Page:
However, a vigorous workout raises your metabolism, gives you added energy, and sets you up for better overall health. Increased muscle tone and lean body mass helps you burn more calories throughout the day. And, exercise is a great motivator to make better food choices. After all, if I spend an hour on the treadmill, I’m sure not going to reach for a donut and blow all that effort I just put in.
In the end, the best combo is a vigorous workout plan combined with a healthy, performance-driven diet. Both diet and exercise are great, but it’s when they’re used together that you’ll reap the most reward.
Challenge: Commit to three cardio sessions and two strength-training sessions this week. Add that to a healthy, balanced diet, and see how you feel.
Lie #4: Without this expensive piece of equipment, membership, or set of videos I’ll never reach my goal.
Trust me, I’ve fallen for it so many times. If I buy this thing, join this place, sign-up for this group, download this plan, wear these clothes…then I’ll magically begin to morph into the me I want to be. Problem is, all of those things, while not necessarily bad in themselves, are only plans; they aren’t the work. None of the things on that list will do the work it takes to achieve goals. You know how I know? Because they don’t break a sweat.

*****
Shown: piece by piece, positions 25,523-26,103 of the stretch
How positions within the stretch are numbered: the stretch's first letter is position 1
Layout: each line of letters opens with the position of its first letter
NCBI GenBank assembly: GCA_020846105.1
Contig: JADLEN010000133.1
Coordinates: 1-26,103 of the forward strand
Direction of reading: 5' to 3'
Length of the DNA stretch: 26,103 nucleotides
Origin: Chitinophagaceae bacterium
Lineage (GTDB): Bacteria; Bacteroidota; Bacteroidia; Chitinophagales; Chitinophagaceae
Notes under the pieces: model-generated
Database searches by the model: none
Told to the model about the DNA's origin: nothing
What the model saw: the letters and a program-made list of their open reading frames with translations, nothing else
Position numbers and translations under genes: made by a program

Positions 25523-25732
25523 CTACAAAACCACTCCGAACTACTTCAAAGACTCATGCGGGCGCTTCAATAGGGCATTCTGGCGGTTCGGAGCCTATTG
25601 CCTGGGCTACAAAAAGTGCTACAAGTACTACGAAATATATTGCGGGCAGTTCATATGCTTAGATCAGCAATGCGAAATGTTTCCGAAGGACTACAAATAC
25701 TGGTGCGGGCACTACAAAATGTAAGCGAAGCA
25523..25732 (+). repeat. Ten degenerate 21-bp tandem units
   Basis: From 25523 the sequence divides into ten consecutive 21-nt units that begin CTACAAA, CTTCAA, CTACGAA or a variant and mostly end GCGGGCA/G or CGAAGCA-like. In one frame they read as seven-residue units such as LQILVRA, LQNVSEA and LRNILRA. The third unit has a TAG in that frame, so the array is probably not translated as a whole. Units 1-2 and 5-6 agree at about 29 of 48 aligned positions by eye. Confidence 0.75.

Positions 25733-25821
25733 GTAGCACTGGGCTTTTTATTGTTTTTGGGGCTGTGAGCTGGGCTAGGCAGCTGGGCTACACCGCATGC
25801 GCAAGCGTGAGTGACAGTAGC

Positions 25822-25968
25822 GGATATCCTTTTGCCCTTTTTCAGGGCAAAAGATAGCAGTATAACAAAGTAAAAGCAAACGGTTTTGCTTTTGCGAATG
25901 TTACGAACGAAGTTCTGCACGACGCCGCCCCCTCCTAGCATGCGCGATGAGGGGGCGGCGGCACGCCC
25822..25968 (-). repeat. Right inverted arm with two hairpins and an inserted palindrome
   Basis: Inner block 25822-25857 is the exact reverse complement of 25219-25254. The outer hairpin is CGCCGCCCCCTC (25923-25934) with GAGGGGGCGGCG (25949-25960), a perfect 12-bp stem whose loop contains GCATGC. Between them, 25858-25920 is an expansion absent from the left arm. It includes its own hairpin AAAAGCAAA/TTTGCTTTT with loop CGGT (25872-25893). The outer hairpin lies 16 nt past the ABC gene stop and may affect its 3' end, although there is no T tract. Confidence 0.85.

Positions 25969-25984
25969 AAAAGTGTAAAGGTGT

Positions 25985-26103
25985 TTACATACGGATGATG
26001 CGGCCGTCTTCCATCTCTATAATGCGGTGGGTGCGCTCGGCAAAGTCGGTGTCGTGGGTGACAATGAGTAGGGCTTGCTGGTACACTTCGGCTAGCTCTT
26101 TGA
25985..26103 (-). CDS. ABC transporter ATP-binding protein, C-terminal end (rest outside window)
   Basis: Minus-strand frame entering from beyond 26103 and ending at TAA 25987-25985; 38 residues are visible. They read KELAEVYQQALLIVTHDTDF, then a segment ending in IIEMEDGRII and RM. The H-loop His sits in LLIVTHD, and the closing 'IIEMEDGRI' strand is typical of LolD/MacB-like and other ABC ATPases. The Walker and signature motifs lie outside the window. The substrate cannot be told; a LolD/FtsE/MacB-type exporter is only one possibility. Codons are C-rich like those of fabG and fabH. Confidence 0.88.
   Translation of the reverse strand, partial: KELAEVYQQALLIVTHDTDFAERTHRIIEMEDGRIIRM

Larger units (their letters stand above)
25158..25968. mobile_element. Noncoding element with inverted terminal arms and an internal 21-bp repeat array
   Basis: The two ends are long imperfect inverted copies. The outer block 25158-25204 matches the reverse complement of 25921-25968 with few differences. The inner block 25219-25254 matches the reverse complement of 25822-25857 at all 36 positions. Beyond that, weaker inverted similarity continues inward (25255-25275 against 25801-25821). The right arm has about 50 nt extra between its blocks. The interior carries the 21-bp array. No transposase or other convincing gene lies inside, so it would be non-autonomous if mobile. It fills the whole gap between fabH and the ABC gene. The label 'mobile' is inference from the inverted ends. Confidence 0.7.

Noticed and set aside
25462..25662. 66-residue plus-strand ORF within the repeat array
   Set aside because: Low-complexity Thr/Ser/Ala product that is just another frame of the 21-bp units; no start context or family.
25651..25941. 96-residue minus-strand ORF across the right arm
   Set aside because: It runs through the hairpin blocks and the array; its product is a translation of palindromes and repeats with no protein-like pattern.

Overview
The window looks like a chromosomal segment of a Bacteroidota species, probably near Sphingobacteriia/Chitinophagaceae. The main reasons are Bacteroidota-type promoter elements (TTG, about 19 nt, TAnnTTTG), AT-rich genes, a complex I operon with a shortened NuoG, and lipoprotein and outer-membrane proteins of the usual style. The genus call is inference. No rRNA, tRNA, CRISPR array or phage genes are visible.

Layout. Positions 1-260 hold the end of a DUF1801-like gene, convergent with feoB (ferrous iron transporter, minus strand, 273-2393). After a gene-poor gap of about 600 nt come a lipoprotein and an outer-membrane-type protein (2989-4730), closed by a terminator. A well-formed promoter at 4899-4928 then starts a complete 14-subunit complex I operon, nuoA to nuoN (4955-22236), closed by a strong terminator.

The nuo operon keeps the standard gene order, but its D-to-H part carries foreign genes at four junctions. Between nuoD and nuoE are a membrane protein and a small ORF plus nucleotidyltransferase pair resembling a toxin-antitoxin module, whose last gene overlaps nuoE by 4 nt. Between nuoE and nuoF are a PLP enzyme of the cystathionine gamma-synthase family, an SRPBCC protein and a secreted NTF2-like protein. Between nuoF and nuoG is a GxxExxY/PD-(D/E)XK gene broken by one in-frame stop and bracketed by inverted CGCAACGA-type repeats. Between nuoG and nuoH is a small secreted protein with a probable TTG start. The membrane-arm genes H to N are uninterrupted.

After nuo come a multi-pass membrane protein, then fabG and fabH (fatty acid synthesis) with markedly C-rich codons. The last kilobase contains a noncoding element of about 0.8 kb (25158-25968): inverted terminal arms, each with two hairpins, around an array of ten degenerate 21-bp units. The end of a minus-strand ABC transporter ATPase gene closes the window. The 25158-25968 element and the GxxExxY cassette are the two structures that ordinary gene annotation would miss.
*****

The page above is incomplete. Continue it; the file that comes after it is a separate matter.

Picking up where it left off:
Muscle is built and fat is burned when we push our bodies to the limit. If you think one or more of those things will give you the framework you need to facilitate the hard work, go for it. But don’t mistake intention for effort. Your body won’t respond to good intentions.
Challenge: Don’t fall for the lie that says you have to wait until you “have” something in place to get started. Just put on your shoes, open your front door, and go for a walk.
Lie #5: Exercise is selfish and it takes too much time.
The last of our 5 lies of exercise deals with a hefty dose of guilt. As busy people, we’re always going find things we’re not doing and/or could be doing better. I figured I’d rather feel guilty for the time I spend working out than for the bad habits I teach my kids by not moving. The truth is, inactivity can lead to way more injuries, hospitalizations, doctor visits, and use of medicines for illnesses than exercise could ever cause. The body is a machine and exercise keeps it oiled and functioning well. The best gift you can give your loved ones is your health and longevity.
In the end, my family doesn’t suffer much for my exercise time because it’s usually before anyone wakes up. But when they do have to make a sacrifice so I can do a race or long training session, they love talking about it after, seeing pictures, or even coming along to cheer me on. You can make your family a part of your journey, which will benefit all of you.
Challenge: Choose a new activity that you’ve considered but feel challenged by (running, swimming, mountain climbing, etc) and set a big goal with a deadline. Now, involve your loved ones in helping you set and reach short-term measureable milestones as you reach toward that goal together.